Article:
Monday, August 27, 2012

From the Library of C.S. Lewis, a Review

From the Library of C.S. Lewis is a reference book filled with selections from C.S. Lewis’ personal library.  This book, compiled by James Stuart Bell and Anthony Dawson, is broken into eighteen sections.  The primary focus of the book is to highlight works (and writers) who influenced Lewis’ spiritual journey, as Lewis is regarded as one of the finest Christian thinkers of the 20th Century.  There are a few other sections that are not dedicated to religion (such as a section on fantasy & imagination), but these are definitely the minority of page takers.

I found the concept interesting and so I requested a review copy from the publisher.  I like Lewis (especially Mere Christianity), but I’m not fanatic about him by no means.  I’m also finding myself getting a bit more interested in biographical works as I’m getting older, and I’m a believer that you can tell a lot about a person by the types of things they read.

Unfortunately, my initial excitement quickly faded.  Page after page I read through archaic texts and dated sermon notes.  The material was interesting, but my daily dose of deep theology and introspective meditation could not handle deluge.  As such, I took to skimming things, and that’s not what I wanted to do.  So then I decided to read devotionally, just picking a page a day or something and seeing what was said.  I noticed a lot of repeated writers and works, and I suppose these were more influential on Lewis than others, but that’s pure speculation on my part.

Each selection is presented with a title, its source, the text, and then a mini author biography (Twitter-esque).  This format is perfect, and each selection spans at most three pages.   Much of the text is heavy and deep, as I’ve said, and I recommend it in small chunks to avoid duress.  This format inevitably leads to bias, as quoting out of context is wont, but I believe the intent of Bell & Dawson is to tease the Reader to dig deeper into the cited works.

From the Library of C.S. Lewis is an interesting little reference book.  It is dry and sometimes complicated, but that will fluctuate based on the Reader and the day.  There are many pearls of wisdom in this book, and it was a pleasure to think about how they affected Lewis’ works (and life).  I would have liked more descriptive correlations between works and Lewis’ life, but that was outside the scope of the book.  To a casual Lewis fan this may not be the book for you, but if you would like to find out what kind of things C.S. Lewis liked to read, then by all means check out From the Library of C.S. Lewis.

FTC Thingy: I received this book for free in exchange for an honest review.  Nothing more was required.  I was not coerced or bribed to review positively or negatively, nor was I offered any extra incentives for a positive review (i.e., baked goods, especially cookies).  As such, this review is reflective of my inner self's inner self.

Friday, August 17, 2012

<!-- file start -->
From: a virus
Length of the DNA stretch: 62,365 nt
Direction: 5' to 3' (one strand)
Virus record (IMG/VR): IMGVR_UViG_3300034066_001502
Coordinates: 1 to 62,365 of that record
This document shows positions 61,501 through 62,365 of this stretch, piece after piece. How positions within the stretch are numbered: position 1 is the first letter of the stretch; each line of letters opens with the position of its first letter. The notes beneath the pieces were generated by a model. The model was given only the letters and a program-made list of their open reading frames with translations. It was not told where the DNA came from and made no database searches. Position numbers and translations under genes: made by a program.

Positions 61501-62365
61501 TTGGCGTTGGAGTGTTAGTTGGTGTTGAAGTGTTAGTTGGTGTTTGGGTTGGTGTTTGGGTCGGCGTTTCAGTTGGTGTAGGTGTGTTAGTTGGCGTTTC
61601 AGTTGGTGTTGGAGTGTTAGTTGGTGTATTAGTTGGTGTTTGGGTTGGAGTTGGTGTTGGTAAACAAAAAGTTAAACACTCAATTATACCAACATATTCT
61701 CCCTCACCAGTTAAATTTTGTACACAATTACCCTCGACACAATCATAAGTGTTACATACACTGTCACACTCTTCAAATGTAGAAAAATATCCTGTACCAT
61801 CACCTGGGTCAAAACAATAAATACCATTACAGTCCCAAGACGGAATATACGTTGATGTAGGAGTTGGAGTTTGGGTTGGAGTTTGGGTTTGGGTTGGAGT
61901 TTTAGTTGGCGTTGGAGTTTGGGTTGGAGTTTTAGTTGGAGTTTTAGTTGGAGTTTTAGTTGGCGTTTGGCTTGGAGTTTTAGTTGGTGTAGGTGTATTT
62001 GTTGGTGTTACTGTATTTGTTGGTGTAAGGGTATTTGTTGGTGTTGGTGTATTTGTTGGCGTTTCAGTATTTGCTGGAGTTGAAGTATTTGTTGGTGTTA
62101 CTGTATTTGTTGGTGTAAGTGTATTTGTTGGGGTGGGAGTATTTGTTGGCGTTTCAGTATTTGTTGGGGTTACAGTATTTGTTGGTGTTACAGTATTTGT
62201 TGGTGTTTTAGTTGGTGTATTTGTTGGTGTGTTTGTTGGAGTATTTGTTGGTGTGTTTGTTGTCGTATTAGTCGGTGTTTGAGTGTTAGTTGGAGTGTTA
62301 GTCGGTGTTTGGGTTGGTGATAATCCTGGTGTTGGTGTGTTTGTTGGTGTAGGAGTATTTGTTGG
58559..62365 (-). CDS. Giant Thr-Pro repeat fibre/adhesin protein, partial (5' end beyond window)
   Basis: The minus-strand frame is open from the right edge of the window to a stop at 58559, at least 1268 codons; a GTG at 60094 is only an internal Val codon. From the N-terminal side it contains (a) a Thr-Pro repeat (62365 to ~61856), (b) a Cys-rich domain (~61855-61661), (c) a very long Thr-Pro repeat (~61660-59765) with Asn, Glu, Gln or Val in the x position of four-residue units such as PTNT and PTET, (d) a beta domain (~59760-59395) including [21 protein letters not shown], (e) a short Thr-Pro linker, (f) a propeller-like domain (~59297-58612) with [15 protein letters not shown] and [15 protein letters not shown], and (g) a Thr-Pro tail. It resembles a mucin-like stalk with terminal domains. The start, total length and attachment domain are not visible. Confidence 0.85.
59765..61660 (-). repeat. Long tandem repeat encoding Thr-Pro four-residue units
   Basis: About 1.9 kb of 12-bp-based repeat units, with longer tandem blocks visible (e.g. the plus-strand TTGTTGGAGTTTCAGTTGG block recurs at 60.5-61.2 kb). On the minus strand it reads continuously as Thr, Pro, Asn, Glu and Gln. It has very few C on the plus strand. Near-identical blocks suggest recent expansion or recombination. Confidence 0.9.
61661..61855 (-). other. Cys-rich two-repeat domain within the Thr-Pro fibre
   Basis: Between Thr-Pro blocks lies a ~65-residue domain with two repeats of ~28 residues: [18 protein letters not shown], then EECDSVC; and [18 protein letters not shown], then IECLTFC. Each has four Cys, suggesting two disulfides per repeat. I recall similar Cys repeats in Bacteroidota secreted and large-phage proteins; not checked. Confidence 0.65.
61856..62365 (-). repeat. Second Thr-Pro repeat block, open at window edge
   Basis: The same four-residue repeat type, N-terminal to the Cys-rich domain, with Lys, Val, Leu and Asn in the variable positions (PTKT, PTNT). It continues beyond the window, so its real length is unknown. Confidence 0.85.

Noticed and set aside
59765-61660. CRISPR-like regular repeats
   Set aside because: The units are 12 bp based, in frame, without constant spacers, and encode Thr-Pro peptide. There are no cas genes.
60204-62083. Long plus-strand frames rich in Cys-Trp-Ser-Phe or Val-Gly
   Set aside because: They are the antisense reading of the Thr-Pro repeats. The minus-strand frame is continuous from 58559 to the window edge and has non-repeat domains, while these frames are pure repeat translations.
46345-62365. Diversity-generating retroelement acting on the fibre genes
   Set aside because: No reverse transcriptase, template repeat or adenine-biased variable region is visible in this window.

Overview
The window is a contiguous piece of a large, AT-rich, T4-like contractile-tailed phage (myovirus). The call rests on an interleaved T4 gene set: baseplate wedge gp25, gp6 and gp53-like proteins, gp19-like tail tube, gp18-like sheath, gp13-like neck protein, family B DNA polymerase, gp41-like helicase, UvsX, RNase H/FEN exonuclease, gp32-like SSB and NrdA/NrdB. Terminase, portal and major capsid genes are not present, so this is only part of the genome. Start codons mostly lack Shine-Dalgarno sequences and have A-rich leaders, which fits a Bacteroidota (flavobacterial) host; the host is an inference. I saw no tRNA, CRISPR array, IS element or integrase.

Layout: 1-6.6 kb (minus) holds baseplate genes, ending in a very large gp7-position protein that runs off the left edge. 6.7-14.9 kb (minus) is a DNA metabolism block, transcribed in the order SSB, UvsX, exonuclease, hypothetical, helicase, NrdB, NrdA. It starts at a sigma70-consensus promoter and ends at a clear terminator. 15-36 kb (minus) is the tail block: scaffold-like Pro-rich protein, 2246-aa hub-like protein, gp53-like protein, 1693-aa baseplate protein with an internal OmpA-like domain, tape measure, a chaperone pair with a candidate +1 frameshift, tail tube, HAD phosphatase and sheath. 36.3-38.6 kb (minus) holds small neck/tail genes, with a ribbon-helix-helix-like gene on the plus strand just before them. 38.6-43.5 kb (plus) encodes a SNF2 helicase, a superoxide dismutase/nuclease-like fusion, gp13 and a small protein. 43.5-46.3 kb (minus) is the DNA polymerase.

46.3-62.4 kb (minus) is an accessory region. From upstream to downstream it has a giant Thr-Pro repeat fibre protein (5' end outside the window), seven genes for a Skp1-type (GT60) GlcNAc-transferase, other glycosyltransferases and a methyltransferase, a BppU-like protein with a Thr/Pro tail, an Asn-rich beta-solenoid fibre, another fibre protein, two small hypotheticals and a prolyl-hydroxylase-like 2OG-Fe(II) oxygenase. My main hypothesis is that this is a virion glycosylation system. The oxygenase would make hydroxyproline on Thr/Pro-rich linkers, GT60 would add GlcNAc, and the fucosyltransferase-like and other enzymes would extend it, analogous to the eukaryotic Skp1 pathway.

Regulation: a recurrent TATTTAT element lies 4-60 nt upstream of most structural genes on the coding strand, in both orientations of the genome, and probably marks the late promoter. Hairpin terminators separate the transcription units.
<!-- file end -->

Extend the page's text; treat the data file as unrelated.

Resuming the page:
Catch-22, a Review

Joseph Heller first published Catch-22 in 1961.  The book is a modern classic that has received universal praise.  The book directly created the eponymous “catch-22” phrase that has entered into the vernacular.  Catch-22 has been on my TBR since high school, always on the shelf to get to one day.  Thanks to the 2012 Manifesto, that day has come.

It is hard to pin down exactly what Catch-22 is all about.  On the surface it’s a biting satire of war and disillusioned life in the mid-19th century.  Yossarian, the twenty-something chief protagonist, is a captain in the U.S. Air Force serving in the 256th Squadron in the Mediterranean during World War II.  He’s hilarious and honest and completely against flying any more missions.  Again, superficially, this is the main dilemma of the book.  Colonel Cathcart wants to impress his superior officers and so he keeps increasing the number of missions the men have to fly. 

It doesn’t take much to see that Catch-22 is really something else altogether.  Absurdity abounds, often to the confusion of the characters within the pages and to the Reader without.  I scratched my head a few times trying to understand what had just happened.  It doesn’t help that Heller uses a third-person rotating POV omniscient voice, as well as a proclivity to disregard chronology periodically.  The book reminded me a lot of Kurt Vonnegut’s Slaughterhouse-Five.

I struggled at first with this book, wondering whether or not to abandon it.  There start is somewhat slow, and getting used to Yossarian’s (or whoever’s) mind takes some time.  But once I had the tone established my enjoyment level dramatically increased.  The characters were funny, but I was more drawn to discovering their true motivations.  Heller paints a picture of utter confusion and absolute chaos in the leadership ranks for the military, one that required a constant suspension of disbelief and several groans.  This was another struggle I had, and I can easily see how some could take issue with plausibility.  In fact, practically every character is irrational to varying degrees, which conveniently fits nicely into a major theme of Catch-22.